The next morning the men stumbled into the dining hall after a rough night, and the women stumbled in having a had a night of frogs. But today was a tour day instead of a work day, so that was good.

Xunantunich

That tiny little person close to the top is me. This is the main structure of Xunantunich, a Mayan Temple ruin just a ferry ride across the Mopan river from Benque Viejo. Site of human sacrifices to Mayan gods, plus an interesting game involving a ball made from the rubber from local trees, where the losing teams would be sacrificed. All in good fun.

From there we fishtailed up muddy, rocky wilderness roads in a 15 passenger commercial van to reach the Rio Frio cave and then Five Sisters Lodge. When we arrived at the cave, the same Eric previously mentioned promptly found an outhouse, opened the door and was almost knocked down by the bat coming out. Guess he should’ve knocked first. After a pleasant dinner at Five Sisters we slipped and slid back down the same path we came up (down is easier) and finally made it to bed. 4 a.m. breakfast prep time came early the next morning.

For lunch the next day we feasted on hamburgers, Thawed in rain water and cooked over a wood fire on my homemade re-bar grill where the dog carcass was. Everyone was full and happy. The morning of our departure from the camp, I rose to gather up some breakfast foods and found the tree close to the neighboring coconut grove full of the most colorful parrots I’ve ever seen – Scarlet Macaws – a tree full of them! What a sight it was.

Screenshot (100)

We finished the week with a couple of days on Ambergris Caye, an island off the coast of Belize. From the mainland to the island you take a small plane that seats maybe 15, and you can watch the blues and greens of the water as you fly over at a low altitude.  I even saw a school of hammerhead sharks below. San Pedro, the one town on the quiet little island, happens to be the spot Madonna sang about in La Isla Bonita. Leo DeCaprio owns one of the neighboring islands but I didn’t go there. I spent my island time on a hammock enjoying the Caribbean along with chocolate covered oreos and IBC root beer.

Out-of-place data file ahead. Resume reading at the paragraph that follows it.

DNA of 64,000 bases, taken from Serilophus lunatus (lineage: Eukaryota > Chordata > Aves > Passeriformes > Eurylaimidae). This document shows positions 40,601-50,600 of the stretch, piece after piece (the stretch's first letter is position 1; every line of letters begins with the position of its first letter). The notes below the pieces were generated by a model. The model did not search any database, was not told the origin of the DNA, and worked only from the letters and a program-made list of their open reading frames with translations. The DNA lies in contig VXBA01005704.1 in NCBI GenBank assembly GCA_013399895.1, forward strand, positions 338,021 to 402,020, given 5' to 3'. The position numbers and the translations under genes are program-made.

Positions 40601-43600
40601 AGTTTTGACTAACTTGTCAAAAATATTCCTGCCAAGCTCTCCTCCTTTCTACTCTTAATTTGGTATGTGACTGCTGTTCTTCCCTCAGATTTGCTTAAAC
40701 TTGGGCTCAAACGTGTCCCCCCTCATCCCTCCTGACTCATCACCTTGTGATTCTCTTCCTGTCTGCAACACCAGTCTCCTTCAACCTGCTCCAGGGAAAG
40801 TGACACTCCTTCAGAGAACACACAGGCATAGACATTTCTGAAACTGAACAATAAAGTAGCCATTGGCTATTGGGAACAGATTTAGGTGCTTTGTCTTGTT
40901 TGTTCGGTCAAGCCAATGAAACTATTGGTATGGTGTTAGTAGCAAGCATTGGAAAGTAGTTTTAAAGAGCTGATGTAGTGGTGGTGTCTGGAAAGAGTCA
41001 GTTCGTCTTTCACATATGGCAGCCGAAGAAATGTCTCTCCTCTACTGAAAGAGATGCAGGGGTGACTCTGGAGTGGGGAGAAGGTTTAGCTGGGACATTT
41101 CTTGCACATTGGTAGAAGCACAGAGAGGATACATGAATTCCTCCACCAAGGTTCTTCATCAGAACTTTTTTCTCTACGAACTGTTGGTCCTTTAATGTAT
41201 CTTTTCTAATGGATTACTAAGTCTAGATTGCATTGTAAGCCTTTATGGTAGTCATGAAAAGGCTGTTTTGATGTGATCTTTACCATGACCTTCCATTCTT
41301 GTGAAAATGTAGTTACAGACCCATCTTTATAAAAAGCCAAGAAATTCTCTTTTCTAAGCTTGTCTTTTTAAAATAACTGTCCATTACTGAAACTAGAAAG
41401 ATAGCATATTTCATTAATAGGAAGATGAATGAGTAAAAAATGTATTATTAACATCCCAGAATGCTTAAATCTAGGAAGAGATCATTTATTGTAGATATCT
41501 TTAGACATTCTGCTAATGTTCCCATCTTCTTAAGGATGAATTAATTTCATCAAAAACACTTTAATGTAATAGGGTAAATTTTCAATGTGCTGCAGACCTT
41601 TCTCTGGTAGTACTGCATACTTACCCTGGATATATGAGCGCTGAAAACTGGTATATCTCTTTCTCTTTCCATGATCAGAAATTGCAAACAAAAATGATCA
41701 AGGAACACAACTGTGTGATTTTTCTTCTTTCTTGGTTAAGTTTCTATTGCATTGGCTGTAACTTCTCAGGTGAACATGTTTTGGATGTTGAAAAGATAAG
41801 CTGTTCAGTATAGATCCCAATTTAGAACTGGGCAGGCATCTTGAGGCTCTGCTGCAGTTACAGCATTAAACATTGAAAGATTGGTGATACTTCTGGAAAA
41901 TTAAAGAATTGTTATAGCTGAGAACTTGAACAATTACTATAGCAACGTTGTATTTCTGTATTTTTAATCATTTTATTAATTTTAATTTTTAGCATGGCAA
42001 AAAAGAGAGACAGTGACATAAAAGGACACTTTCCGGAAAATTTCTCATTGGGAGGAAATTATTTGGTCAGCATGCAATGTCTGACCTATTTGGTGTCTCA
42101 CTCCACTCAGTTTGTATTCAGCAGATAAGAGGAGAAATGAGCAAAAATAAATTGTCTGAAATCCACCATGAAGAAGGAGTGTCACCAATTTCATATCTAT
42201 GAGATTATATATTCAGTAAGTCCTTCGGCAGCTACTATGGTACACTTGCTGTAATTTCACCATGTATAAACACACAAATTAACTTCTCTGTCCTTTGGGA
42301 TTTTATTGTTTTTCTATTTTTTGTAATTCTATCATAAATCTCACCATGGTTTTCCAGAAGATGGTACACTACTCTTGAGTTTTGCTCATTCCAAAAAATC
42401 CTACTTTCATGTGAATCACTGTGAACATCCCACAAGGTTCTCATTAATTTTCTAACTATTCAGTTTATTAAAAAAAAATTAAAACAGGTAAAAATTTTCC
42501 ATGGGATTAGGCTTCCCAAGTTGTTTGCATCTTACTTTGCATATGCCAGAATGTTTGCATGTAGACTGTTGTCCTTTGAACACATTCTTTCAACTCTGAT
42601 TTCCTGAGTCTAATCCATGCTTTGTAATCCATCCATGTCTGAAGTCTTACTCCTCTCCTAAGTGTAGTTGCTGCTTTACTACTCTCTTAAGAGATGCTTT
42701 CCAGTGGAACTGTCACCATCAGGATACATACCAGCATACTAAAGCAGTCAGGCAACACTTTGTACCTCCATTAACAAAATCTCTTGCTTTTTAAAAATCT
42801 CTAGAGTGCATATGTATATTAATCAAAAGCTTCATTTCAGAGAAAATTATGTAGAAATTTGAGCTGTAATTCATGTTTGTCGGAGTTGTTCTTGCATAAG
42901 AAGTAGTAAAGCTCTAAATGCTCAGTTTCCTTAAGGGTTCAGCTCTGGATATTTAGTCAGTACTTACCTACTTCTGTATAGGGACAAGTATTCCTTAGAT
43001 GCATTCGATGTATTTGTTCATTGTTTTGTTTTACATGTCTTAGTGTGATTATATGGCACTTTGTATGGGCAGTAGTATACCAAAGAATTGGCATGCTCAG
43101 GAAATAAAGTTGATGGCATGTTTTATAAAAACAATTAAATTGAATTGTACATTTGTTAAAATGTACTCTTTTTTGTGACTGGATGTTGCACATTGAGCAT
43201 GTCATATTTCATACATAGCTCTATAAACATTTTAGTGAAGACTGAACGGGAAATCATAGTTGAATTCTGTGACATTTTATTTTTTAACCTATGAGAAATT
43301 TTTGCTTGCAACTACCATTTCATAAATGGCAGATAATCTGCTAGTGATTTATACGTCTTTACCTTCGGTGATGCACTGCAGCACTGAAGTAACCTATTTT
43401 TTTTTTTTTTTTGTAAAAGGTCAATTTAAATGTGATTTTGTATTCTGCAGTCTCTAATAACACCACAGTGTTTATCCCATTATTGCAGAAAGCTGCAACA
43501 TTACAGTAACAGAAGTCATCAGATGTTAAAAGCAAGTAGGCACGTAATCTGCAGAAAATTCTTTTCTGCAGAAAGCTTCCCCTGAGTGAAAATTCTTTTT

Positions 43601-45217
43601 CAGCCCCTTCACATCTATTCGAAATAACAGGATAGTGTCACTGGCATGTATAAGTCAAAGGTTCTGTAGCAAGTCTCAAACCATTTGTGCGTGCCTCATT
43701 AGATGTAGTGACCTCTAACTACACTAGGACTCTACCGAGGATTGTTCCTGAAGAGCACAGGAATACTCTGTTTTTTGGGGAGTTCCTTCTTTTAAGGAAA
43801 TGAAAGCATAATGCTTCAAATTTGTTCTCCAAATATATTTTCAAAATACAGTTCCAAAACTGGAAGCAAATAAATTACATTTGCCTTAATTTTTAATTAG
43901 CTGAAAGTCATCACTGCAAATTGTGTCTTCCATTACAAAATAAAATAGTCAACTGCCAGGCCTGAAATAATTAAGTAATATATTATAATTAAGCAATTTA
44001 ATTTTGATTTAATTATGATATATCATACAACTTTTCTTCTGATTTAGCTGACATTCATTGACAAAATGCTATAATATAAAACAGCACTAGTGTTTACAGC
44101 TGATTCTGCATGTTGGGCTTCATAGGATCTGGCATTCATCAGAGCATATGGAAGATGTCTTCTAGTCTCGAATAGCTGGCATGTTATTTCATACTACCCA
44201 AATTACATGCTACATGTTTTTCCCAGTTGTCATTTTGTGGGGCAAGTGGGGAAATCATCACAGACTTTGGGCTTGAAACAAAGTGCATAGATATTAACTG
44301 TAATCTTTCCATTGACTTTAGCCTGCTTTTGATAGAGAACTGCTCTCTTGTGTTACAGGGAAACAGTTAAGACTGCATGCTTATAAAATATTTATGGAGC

Finally it was time to wash off the sand and fly home to M & C. I was ready to return to family. Being away indeed makes the heart grow fonder, and home is wherever they are.

 

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2 thoughts on “23 – Mayan cooking

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  1. Very cool story, we love reading about other people’s experiences cooking, eating, and exploring new places. It’s so interesting how different simple things like finding ingredients and cooking can be in parts of the world other than our own. Thanks for sharing, and glad you didn’t have any serious run-ins with big spiders or snakes!